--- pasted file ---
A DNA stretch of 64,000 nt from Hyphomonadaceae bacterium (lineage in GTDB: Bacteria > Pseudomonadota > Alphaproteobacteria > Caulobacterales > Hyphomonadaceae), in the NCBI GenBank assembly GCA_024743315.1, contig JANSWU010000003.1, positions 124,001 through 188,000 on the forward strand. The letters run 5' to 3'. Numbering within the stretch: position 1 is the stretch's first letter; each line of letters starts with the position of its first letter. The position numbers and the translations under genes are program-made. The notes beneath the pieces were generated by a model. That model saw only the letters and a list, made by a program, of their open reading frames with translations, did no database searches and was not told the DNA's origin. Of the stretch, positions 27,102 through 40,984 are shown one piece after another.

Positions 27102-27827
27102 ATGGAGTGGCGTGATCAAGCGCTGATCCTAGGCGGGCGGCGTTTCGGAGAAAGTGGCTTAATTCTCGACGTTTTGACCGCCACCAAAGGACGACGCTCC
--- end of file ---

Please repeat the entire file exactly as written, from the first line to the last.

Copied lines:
A DNA stretch of 64,000 nt from Hyphomonadaceae bacterium (lineage in GTDB: Bacteria > Pseudomonadota > Alphaproteobacteria > Caulobacterales > Hyphomonadaceae), in the NCBI GenBank assembly GCA_024743315.1, contig JANSWU010000003.1, positions 124,001 through 188,000 on the forward strand. The letters run 5' to 3'. Numbering within the stretch: position 1 is the stretch's first letter; each line of letters starts with the position of its first letter. The position numbers and the translations under genes are program-made. The notes beneath the pieces were generated by a model. That model saw only the letters and a list, made by a program, of their open reading frames with translations, did no database searches and was not told the DNA's origin. Of the stretch, positions 27,102 through 40,984 are shown one piece after another.

Positions 27102-27827
27102 ATGGAGTGGCGTGATCAAGCGCTGATCCTAGGCGGGCGGCGTTTCGGAGAAAGTGGCTTAATTCTCGACGTTTTGACCGCCACCAAAGGACGACGCTCC